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Updated: 39 min 51 sec ago

District 4 Director Names New Assistant

1 hour 14 min ago

CONTACT:  R.J. Hufnagel, (412) 562-2450, rhufnagel@usw.org

United Steelworkers (USW) District 4 Director Del Vitale, who took office on July 15, today named staff representative David M. Wasiura as the new assistant to the director.

Before becoming director on July 15, Vitale served as assistant to his predecessor, John Shinn, who this week left that post to become the union’s new International Secretary-Treasurer.

District 4 includes Connecticut, Delaware, Maine, Massachusetts, New Hampshire, New Jersey, New York, Rhode Island, Vermont and Puerto Rico.

Wasiura launched his USW career in 1996 when he followed in his father’s footsteps and began working at the American Brass facility in Buffalo, N.Y. Over the next 15 years, he served in various positions with Local 593, including as vice president and a member of the bargaining committee.

“As a fourth-generation Steelworker, I became involved to give back to my union for all it has provided to myself and my family,” Wasiura said. “As the district organizing coordinator, I have been able to give other workers the same opportunities that I had because of the union. I look forward to working with Director Vitale to grow and strengthen District 4 and fight for all working people.”

In 2004, Wasiura volunteered for the Kerry-Edwards presidential campaign, working primarily in Northwestern Pennsylvania, knocking on doors and talking to union members about issues critical to working families.

In June 2010, Wasiura began working in USW’s political department in Pittsburgh, where he helped to coordinate the USW’s national field program to support pro-worker campaigns across the country.

In January 2013, he returned to District 4 to work with local unions in New Jersey and New England before returning to Buffalo as the district’s organizing coordinator.

“Dave is a hard working devoted unionist who will be an asset to District 4 and our members,” Vitale said.

Since returning to Buffalo, Wasiura has served as coordinator of the district’s Next Gen program and as a member of the Western New York Area Labor Federation Executive Board.

The USW represents 850,000 workers in North America employed in many industries that include metals, rubber, chemicals, paper, oil refining and the service and public sectors.

USW Names New Chair of Union’s Rubber/Plastic Industry Council

Wed, 07/17/2019 - 14:45

CONTACT: R.J. Hufnagel: (412) 562-2450, rhufnagel@usw.org

United Steelworkers (USW) International President Thomas M. Conway today named longtime USW representative Kevin Johnsen to lead the union’s Rubber/Plastic Industry Council (R/PIC).

Johnsen replaces former R/PIC chair Stan Johnson, who retired on July 15 as the union’s secretary-treasurer.

Johnsen joined the union as a member of Local 915L in 1990 when he went to work as a maintenance electrician at Dunlop Tires in Huntsville, Ala. Within a year, he was elected as a shop steward and a member of the safety committee.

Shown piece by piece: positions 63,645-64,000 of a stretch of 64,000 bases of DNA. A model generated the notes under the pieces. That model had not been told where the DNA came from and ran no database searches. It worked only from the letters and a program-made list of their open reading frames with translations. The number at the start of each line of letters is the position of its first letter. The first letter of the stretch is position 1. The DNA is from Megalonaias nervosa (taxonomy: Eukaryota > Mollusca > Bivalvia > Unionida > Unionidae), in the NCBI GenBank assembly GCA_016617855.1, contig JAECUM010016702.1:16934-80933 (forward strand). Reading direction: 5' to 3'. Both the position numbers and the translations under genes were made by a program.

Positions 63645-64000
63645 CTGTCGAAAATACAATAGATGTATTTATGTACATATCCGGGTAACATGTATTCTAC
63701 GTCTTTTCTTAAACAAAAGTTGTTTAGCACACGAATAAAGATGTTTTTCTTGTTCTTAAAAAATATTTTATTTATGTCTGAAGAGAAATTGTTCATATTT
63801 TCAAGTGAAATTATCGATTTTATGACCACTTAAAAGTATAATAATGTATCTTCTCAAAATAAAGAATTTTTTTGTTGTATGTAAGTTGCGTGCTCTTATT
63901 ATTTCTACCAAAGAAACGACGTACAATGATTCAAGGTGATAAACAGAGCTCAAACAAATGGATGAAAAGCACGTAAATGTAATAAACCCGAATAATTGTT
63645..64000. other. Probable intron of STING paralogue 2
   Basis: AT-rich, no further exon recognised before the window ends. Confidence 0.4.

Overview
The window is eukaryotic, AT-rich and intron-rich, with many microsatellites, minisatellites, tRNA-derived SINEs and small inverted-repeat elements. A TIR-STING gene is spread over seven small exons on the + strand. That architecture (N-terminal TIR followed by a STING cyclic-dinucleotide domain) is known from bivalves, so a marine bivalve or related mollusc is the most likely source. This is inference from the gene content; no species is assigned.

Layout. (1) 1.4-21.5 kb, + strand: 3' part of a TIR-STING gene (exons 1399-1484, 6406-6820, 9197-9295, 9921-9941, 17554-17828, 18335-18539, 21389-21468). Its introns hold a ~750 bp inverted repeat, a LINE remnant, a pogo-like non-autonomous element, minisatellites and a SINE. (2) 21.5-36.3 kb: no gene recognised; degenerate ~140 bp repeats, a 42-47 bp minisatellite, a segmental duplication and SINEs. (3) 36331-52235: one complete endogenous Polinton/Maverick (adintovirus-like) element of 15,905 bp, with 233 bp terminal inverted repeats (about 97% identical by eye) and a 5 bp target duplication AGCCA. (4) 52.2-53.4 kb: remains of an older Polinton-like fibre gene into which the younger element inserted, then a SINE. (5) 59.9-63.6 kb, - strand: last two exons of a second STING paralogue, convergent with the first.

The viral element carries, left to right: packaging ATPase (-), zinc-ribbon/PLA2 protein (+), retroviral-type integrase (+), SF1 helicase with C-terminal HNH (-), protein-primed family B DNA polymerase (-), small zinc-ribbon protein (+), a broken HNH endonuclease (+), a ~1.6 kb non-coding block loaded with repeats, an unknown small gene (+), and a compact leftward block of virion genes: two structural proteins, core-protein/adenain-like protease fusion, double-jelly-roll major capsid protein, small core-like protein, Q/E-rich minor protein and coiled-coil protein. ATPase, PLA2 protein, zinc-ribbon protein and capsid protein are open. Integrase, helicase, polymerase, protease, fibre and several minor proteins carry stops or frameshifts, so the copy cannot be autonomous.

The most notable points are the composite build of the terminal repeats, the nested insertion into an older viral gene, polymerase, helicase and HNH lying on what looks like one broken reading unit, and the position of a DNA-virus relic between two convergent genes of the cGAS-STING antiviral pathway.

He was elected maintenance division chair in 1995 shortly after the merger between the USW and the United Rubber Workers. In addition to maintenance division chair, he served as Rapid Response coordinator and as a delegate to his area labor council.

In 2003, Johnsen was named a union staff representative in District 9, which includes Alabama, Florida, Georgia, Mississippi, North Carolina, Tennessee, South Carolina and the Virgin Islands. Since then, he has worked with members and locals throughout the district and has served as the coordinator of the USW’s collective bargaining agreement with Goodyear since 2006.

“USW rubber and plastics workers are the hardest-working and most productive in the industry,” Johnsen said. “They make products that are second-to-none. I look forward to continuing to work alongside them in my new role as we fight for better wages and benefits, safer working conditions, a stronger domestic industry, and for just and fair treatment for workers and families everywhere.”

The USW’s R/PIC includes tens of thousands of union members who make vehicle tires and inner tubes, hoses and belts, gaskets, packing and sealing devices, containers and other consumer and commercial products. They work for companies including Goodyear, BF Goodrich, Bridgestone, Cooper, ContiTech, Titan, Poly-Seal, Sumitomo Rubber and Uniroyal.

The USW represents 850,000 workers in North America employed in many industries that include metals, rubber, chemicals, paper, oil refining and the service and public sectors.

USW Installs Thomas M. Conway as International President

Mon, 07/15/2019 - 13:19

CONTACT:  Jess Kamm Broomell, (412) 562-2444, jkamm@usw.org    

(Pittsburgh) – The United Steelworkers union (USW) today installed Thomas M. Conway as its eighth international president to replace retiring International President Leo W. Gerard. 

“I’ve known Tom for 25 years. He’s earned my admiration, demonstrating a special toughness and a willingness to take on the most difficult jobs and negotiations,” Gerard said. “He has a strong vision and unique perspective about the future, and I know the union will flourish under his leadership.”

Conway began his career as a millwright at Bethlehem Steel in 1978. He has served many positions in the USW, most recently as the union’s international vice president (administration).